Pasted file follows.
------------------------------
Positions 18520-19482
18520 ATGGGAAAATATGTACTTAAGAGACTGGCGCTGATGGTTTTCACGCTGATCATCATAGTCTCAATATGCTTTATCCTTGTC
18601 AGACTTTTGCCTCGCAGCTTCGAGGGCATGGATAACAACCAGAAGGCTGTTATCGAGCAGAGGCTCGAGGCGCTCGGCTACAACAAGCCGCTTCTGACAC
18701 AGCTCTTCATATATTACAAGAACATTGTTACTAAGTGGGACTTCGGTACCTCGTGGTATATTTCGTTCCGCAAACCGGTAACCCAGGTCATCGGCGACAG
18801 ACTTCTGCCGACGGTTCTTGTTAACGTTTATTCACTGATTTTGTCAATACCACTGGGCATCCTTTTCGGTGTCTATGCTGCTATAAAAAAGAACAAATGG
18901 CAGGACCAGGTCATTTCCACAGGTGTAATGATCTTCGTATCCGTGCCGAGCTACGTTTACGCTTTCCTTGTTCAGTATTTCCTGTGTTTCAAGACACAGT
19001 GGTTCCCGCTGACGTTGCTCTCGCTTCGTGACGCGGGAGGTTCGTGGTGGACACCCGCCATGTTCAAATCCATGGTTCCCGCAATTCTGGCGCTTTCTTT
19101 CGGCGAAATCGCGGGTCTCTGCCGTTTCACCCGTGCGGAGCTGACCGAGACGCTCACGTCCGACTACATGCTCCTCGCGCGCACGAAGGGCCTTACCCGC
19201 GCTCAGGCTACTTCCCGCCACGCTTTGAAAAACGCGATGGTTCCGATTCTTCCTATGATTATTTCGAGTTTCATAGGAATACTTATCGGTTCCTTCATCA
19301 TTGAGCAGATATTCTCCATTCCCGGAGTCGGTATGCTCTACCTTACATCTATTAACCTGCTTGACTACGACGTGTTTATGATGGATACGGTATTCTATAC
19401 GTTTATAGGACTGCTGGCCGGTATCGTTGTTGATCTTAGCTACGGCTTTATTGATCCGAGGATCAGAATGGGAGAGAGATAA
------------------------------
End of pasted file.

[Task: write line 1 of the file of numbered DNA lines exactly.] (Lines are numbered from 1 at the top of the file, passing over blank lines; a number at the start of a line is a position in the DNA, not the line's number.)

Positions 18520-19482